Maya Angelou: America’s Miss Lou

Repeating Islands

Amiri Baraka and Maya Angelou dance at the The Schomburg Center for Research in Black Culture in New York.

Diane Abbott dedicated her column in Jamaica’s Observer to a celebration of Maya Angelou and her Caribbean roots.

THE death of American writer, performer and activist Maya Angelou at 86, has rightly prompted an outpouring of appreciation of her life and work. I knew her for over 25 years and the praise was well merited.

Angelou was America’s Miss Lou.

She was not necessarily the best poet and writer of her era. But she published seven autobiographies, three books of essays and several books of poetry. She produced innumerable plays, movies and television shows over a 50-year career. Her work encapsulated important truths about her society. And her statuesque presence and engaging performing skills made her an iconic figure.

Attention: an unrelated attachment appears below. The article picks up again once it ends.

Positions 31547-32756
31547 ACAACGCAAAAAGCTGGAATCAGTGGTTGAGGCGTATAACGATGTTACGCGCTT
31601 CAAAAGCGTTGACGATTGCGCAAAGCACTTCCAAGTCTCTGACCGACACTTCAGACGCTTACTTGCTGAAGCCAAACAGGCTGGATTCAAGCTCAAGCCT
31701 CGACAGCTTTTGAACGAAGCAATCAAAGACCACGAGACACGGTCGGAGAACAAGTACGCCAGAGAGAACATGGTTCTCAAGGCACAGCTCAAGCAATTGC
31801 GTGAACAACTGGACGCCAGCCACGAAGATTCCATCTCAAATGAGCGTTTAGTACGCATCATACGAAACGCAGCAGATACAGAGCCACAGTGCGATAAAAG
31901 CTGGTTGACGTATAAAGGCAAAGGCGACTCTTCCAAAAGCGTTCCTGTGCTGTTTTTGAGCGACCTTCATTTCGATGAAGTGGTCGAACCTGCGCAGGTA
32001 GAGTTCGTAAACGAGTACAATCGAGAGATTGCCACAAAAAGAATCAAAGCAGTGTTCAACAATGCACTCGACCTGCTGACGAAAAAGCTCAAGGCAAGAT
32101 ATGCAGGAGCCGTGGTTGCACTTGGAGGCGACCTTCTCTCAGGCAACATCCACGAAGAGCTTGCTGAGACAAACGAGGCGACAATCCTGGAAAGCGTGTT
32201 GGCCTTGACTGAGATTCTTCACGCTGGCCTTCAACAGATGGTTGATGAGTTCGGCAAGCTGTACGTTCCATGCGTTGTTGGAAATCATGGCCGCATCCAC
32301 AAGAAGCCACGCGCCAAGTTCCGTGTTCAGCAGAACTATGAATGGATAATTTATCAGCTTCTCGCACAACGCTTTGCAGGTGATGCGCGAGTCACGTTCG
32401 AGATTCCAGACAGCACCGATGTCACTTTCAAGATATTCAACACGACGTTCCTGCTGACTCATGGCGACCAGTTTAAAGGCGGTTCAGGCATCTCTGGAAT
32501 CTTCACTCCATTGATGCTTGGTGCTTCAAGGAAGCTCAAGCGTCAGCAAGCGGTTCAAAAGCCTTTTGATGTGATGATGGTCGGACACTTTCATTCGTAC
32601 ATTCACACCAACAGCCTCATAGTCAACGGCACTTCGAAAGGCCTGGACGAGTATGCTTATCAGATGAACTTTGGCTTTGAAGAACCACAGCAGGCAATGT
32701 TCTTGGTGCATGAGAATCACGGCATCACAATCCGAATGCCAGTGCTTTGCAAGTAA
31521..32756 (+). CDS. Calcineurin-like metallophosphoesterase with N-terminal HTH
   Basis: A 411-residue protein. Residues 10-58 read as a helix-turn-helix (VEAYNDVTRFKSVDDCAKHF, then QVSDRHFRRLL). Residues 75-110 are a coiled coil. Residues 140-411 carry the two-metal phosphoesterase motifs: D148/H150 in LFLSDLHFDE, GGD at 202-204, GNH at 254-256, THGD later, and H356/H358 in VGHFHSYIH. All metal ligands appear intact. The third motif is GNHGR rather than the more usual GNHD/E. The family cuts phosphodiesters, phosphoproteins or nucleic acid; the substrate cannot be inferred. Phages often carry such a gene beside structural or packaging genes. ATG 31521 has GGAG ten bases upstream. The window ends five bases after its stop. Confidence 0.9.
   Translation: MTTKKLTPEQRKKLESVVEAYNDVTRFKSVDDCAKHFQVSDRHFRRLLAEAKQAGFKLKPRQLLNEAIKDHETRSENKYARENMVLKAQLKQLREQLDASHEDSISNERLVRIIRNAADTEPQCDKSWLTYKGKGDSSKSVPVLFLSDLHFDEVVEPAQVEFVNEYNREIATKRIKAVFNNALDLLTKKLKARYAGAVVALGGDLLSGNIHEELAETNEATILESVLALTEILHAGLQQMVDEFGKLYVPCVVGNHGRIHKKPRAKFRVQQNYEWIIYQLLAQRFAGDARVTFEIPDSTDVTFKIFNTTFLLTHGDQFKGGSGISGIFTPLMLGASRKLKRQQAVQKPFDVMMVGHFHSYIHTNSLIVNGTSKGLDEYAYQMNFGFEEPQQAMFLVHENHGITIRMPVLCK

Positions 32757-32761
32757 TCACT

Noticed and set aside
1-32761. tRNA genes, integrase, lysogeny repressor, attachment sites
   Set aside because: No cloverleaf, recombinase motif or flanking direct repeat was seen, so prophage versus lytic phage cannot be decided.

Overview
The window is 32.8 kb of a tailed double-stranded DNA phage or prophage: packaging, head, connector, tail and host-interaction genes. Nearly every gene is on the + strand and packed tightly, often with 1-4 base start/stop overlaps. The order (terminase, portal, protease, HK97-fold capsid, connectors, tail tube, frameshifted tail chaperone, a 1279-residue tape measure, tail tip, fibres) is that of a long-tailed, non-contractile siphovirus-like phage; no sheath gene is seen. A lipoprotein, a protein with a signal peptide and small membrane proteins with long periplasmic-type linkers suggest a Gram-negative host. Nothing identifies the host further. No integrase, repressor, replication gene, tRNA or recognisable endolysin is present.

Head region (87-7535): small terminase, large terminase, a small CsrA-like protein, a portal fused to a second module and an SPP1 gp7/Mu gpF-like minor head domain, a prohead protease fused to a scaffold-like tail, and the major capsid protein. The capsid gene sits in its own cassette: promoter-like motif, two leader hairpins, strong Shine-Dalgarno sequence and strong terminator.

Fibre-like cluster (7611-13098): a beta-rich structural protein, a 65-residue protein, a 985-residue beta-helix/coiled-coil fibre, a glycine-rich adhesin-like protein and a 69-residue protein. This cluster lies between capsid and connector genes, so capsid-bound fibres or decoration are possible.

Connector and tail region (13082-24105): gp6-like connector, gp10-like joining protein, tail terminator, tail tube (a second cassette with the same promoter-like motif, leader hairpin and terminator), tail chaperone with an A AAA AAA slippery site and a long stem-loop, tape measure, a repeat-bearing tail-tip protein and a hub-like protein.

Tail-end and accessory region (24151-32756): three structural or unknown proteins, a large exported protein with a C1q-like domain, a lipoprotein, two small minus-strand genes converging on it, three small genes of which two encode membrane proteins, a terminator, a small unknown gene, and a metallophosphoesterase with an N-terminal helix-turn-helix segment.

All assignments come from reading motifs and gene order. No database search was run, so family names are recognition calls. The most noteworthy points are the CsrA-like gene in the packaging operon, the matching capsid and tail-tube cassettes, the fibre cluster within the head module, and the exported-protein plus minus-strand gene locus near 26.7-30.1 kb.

In the later years of her career she was taken up by US television superstar Oprah Winfrey. This kept Angelou’s public profile high, well into her 80s. Probably the highlight of…

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